Dredd (2012)



Judge Dredd! Done properly! As a real brilliant movie! Mega City One! The scowl! The helmet!

For British nerds, 2000 AD comic holds a fond place in our hearts. It was just the best, full of brilliant sci-fi stories, with its one mainstay being Judge Dredd, designed as both an exciting story and a parody of fascism by creators John Wagner and Carlos Ezquerra. The ultra-dystopian future has “Judges” – a mix of police officer, lawyer and judge, given the power to decide guilt and execute sentence on the spot. Mega City One, where nearly all the stories are set, has 800,000,000 inhabitants, most of whom live in giant city blocks; human beings aren’t buried or burned when they die, they’re recycled for every chemical; and generally, things are pretty bad for everyone.

But I could go on about the background for ever, there’s thirty-plus years of stories to go through. This movie very sensibly doesn’t give us too much of that, just a minor info-dump from Dredd (Karl Urban) as the camera pans across the city. Dredd is forced to take new recruit, super-powerful psychic Judge Anderson (Olivia Thirlby) on a training day to see if she’s got what it takes to be a Judge. Picking a case basically at random, they end up in the Peach Trees block, where Ma Ma (Lena Headey) has built a drug empire with the new chemical Slo-Mo, which makes the brain perceive reality at 1% normal speed. Ma Ma manages to get the tower block’s blast doors shut so it’s just Dredd and Anderson against an entire building full of people who want to kill them.


People who watched “The Raid” will notice a similarity or two, but it’s nowhere near as bad as some of the more negative reviewers would have you believe. There’s the sci-fi trappings of the plot, for one thing, and then there’s Dredd himself. He is absolutely unwavering, there’s not a shred of compromise in him and his expression never ever changes. He is the law, and the way he dispenses it is brutal and fantastic, completely unlike the cops from “The Raid”.

I seriously can’t say enough positive things about this movie. It’s tense, clever, with tons of exciting set pieces – and it’s only 90 minutes long, meaning there’s not a second to get bored. Thirlby is superb as the psychic who initially seems ambivalent about being a Judge, Headey is brilliantly over the top as the villain, and Urban is surprisingly great considering you only ever see his mouth. Dredd’s helmet represents the facelessness of justice, but it must be tempting to show your star’s face at least once, so kudos for this one (unlike the awful 90s version with Sylvester Stallone) for not doing so. It also looks fantastic, with a really distinct visual style- the way they show people on Slo-Mo is a great idea, well executed, and the confines of Peach Trees look absolutely believably futuristic. There are plenty of little easter eggs for the comic fan too – I cheered when I saw the “Chopper” graffiti.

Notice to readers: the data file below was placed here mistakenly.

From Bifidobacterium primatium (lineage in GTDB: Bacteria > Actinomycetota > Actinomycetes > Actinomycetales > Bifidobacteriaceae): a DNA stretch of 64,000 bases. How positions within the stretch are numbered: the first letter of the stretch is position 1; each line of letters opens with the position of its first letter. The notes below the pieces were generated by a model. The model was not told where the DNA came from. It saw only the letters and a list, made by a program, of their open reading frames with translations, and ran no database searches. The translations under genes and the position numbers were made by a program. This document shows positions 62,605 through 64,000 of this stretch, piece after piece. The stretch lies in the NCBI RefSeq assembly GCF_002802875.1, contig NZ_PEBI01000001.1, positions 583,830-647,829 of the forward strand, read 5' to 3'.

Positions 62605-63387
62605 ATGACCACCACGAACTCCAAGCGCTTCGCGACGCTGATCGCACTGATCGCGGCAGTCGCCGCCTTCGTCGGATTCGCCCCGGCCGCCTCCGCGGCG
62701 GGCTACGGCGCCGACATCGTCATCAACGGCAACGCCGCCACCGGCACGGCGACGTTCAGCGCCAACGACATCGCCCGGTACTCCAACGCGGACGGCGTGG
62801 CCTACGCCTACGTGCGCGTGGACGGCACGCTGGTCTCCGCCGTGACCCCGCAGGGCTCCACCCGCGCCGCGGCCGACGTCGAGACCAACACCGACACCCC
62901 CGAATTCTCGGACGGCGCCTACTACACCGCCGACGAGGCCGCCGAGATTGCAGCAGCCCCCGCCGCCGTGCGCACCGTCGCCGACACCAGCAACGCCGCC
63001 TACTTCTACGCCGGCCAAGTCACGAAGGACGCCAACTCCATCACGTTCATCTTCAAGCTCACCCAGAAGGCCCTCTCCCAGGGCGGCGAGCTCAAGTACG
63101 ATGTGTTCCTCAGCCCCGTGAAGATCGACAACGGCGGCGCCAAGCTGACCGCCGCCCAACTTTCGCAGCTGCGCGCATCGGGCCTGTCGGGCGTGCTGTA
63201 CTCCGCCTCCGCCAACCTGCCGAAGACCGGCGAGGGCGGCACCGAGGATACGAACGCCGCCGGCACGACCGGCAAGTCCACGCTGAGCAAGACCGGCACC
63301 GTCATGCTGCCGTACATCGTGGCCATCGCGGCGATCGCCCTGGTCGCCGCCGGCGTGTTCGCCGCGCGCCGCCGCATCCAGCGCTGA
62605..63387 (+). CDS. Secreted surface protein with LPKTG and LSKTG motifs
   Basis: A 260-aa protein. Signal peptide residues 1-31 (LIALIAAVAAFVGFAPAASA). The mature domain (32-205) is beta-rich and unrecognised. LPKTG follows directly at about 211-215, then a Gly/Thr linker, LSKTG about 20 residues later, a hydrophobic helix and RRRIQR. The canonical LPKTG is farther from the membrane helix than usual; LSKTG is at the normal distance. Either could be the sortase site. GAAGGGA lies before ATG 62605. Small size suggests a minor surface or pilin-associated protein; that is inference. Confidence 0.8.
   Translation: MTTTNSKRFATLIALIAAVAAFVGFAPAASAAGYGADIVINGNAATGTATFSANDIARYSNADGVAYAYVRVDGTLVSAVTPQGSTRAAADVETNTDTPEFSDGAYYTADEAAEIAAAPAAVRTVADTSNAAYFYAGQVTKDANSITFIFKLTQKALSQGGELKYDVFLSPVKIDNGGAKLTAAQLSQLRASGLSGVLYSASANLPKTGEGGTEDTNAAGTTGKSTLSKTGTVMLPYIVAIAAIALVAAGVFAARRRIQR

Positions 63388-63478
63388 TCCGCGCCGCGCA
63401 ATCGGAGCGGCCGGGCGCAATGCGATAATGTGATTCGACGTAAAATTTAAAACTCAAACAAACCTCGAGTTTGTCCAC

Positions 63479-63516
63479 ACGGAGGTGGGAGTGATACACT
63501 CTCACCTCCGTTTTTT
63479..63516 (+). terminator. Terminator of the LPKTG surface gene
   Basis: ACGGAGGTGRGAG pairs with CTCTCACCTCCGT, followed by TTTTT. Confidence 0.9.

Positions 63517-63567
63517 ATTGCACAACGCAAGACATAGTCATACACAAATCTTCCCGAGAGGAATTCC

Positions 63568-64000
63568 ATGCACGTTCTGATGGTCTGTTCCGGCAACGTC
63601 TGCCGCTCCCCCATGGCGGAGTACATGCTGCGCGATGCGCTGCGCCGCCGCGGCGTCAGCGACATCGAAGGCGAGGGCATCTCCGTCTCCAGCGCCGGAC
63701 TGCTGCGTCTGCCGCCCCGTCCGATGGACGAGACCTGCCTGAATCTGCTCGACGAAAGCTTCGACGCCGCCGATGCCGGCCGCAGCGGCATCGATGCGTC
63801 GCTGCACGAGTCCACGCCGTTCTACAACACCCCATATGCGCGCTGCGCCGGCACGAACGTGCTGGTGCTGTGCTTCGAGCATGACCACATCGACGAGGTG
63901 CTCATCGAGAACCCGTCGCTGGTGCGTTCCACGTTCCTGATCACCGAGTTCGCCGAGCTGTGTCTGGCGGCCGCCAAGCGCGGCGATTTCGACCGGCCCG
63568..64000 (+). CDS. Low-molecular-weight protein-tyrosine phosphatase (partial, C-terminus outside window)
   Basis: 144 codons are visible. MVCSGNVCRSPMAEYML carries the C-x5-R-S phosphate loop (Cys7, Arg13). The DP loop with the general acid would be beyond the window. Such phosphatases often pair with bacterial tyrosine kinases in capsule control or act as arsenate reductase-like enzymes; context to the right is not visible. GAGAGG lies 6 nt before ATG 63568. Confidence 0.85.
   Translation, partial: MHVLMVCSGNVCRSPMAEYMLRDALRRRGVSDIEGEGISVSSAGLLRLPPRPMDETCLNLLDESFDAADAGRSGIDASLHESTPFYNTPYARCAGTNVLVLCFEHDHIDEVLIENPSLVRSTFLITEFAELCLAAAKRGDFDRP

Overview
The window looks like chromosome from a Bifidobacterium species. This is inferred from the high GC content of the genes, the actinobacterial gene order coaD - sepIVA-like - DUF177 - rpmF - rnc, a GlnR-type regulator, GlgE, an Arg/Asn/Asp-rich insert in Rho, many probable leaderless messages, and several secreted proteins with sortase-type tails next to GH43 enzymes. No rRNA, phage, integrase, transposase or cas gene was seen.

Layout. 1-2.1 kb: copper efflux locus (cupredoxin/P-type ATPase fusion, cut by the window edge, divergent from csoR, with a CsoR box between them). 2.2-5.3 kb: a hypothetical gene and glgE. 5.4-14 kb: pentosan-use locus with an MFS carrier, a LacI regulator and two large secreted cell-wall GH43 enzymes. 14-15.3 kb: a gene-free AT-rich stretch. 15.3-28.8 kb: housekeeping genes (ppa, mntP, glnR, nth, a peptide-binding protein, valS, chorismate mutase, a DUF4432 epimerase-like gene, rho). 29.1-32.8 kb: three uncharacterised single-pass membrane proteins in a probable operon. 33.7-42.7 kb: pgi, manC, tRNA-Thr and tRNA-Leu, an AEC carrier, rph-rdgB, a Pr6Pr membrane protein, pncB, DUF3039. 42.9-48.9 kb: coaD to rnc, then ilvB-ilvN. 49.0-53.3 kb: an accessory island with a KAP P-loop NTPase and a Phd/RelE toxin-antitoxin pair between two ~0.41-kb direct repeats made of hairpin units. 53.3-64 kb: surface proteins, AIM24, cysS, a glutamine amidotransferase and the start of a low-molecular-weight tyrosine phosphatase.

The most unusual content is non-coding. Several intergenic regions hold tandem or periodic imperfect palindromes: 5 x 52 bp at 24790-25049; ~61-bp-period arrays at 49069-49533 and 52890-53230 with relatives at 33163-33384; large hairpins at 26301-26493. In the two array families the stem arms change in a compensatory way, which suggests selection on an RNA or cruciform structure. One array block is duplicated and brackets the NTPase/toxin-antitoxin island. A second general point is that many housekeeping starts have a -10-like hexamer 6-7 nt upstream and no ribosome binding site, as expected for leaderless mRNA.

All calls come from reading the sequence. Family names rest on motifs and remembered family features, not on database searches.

“Adult” action films seem to do poorly at the box office – aside from “300”, there’s not really been an unqualified success for a very long time – and sadly this was no different. On a budget of $50 million, it made $35 million, and even with a very vocal fanbase, with people organising days where everyone buys it on DVD to show a sequel could make money, it’s very unlikely to get another chance, at least with this incarnation of the character. There’s no excuse, either – the film is as good a translation of a comic character to the screen as there’s ever been, and it still failed. What could they have done better? Nothing, honestly, that would have made a difference. I wonder if showing people “this is what your future might turn out like unless you start making some tough decisions” contributed to it?


Go and buy this movie, because…you never know. Your £10 might be the money that pushes it over the line into profit and gets a producer on the phone to another producer; and, even if it doesn’t, you’ve got a fantastic film on your shelf.

Rating: thumbs up


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